My Work from Home Nightmare
Sharing an insight I had from suddenly working from home all week. I talk about how I miss my commute and review strategy to fix a key part: getting back me time.
You gain an insight into my life, what I do on my long commute, and how I am thinking of overcoming this “work from home nightmare”.
This article will take you three minutes to read.
With COVID-19 cases appearing in the NYC region, I made the decision for me and my team to work from home until the situation stabilizes.
I could not own the outcome of me or my team commuting through the busiest transportation system in the world with an airborne virus, especially if I can change this outcome by having everyone work from home.
The WFH Nightmare
The trend now for jobs is to offer a lot of “work from home” as a benefit.
I went from commuting two hours each way to the office to working from home. Normally, working from home with this commute would be a win for anyone, they would get back an extra four hours from not commuting.
That would be true until kids come into the picture.
As soon as I finish work, my wife asks:
Are you done work?
Once I reply: “yes”, my wife expects me to be in father mode:
- “Can you take care of our son?”
- “Can you give him a bath?”
- “Can you help with this?”
The work from home “dream” with no commute is now my nightmare. I don’t have any of my me time where I don’t have to think about work or family. I had to commute and created me time.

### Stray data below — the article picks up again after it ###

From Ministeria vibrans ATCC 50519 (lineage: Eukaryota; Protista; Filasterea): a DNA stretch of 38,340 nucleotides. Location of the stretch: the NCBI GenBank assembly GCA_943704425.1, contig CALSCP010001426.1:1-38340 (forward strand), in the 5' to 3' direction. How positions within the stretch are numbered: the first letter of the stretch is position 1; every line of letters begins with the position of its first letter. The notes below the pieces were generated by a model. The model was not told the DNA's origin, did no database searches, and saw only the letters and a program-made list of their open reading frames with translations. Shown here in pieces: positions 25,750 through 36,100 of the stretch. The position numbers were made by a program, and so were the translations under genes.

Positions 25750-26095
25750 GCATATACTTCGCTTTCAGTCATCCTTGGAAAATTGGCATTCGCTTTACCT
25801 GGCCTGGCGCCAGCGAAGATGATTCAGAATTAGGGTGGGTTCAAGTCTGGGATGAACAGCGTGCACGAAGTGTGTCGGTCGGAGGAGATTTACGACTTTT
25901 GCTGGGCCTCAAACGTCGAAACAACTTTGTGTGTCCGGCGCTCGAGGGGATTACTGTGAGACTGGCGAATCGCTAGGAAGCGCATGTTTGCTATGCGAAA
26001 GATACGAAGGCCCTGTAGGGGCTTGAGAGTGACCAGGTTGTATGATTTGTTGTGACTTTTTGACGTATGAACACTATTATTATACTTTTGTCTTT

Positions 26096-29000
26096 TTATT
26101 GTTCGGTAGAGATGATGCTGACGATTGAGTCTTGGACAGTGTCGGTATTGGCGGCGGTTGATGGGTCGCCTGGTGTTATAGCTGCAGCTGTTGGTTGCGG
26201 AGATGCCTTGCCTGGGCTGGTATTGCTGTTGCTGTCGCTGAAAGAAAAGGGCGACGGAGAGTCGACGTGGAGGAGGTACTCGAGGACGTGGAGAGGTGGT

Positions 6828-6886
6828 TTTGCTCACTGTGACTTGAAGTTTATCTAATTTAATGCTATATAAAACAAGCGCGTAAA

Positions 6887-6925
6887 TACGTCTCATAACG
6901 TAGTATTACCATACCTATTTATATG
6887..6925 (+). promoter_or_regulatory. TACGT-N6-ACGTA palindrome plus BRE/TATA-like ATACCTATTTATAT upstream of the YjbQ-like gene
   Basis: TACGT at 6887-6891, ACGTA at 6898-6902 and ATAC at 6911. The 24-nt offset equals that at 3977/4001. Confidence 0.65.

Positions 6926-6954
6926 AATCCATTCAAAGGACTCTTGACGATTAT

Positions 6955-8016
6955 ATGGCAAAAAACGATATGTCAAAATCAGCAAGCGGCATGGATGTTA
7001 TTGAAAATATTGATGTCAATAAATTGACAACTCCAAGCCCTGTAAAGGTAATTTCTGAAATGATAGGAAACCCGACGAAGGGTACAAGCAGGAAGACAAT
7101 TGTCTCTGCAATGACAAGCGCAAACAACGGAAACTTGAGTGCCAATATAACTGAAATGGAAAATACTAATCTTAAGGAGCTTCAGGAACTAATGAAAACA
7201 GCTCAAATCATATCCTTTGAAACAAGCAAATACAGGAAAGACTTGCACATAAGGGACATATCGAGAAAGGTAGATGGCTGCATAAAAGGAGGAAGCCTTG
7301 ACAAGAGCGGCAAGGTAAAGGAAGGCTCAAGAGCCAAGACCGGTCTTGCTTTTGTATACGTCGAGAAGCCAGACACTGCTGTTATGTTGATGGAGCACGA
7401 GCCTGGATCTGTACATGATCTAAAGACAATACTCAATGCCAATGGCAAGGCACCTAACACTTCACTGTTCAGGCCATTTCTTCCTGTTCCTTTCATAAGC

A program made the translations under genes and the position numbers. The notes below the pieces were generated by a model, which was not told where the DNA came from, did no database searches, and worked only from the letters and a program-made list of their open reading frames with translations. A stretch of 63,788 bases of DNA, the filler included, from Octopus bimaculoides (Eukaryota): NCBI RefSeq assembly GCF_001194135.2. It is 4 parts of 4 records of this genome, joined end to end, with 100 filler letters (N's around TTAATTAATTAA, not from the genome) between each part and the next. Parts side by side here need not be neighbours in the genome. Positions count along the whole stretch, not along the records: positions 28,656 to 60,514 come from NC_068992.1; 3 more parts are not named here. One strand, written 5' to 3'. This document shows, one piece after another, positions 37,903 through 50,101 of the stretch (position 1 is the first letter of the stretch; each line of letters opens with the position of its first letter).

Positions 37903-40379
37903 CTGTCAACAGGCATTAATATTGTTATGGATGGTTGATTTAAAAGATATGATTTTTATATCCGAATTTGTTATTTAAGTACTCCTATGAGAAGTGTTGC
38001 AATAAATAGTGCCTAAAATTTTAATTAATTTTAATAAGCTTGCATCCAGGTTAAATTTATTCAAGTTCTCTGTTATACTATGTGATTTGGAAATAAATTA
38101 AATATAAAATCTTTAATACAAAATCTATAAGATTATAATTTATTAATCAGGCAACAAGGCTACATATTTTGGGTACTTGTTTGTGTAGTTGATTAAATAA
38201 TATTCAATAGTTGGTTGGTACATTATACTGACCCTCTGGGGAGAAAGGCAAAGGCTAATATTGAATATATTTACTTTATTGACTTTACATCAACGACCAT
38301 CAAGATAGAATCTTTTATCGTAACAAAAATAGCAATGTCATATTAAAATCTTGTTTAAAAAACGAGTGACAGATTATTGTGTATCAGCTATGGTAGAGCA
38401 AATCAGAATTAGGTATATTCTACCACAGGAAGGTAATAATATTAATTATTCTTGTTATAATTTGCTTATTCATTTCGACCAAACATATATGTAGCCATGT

What is me time? It’s time I would study, work on this blog, learn new things, listen to an audio book, keep sharp. Sure, my commute might have used four hours of my time each day, I made the most of it. This me time makes up for that.
The majority of the me time helps create articles for this blog, as well as work on other things.
New me time Opportunities?
Working from home now, I must devise new ways to get me time. Strategies that come to mind:
- Waking up earlier
- Staying up later
- Taking advantage of my son’s nap time
All options are interesting as they are highly variable and have trade-offs.
Getting up Earlier
My son can get up early, 6am is his normal time, he has woke up earlier than that, even 4am. Benefit is I wake up with a clear head. Demerit: I have to wake up earlier than my son. 5am feels tough for me.
Staying up Later
Staying up late is rough, because I’m just tired mentally and want to goto bed. Sometimes my son goes to bed pretty late too and can take more energy to get him to bed. Benefit is I can get as much me time as I want after everyone goes to bed. Demerit: everyone else still gets up at the same time, which means I have to get up then too.
My son still naps a long time, usually, two to three hours. I have taken advantage of that break on the weekend. Benefit is it’s quite regular and during the day. Demerit: during the week, his nap time overlaps with work time. I would like to have more opportunities for me time than two times a week.
Attempt one: Get up Earlier
With this new work from home arrangement, I have to find a way to carve out me time. From the list above, I will go with waking up earlier as my first option.
I have done got up early to do extra work. Main benefit is that getting up early gives me a clear mind to work on something before the day starts. Staying up late (like I am now working on this article) produces less optimum results and my son will still get up early.
Even though my commute uses four hours of my day, I miss the routine of me time and the exercise. Working from home has its benefits, I just need to create a whole new routine to accommodate for it.
OK, I’m off to bed so I can wake up earlier!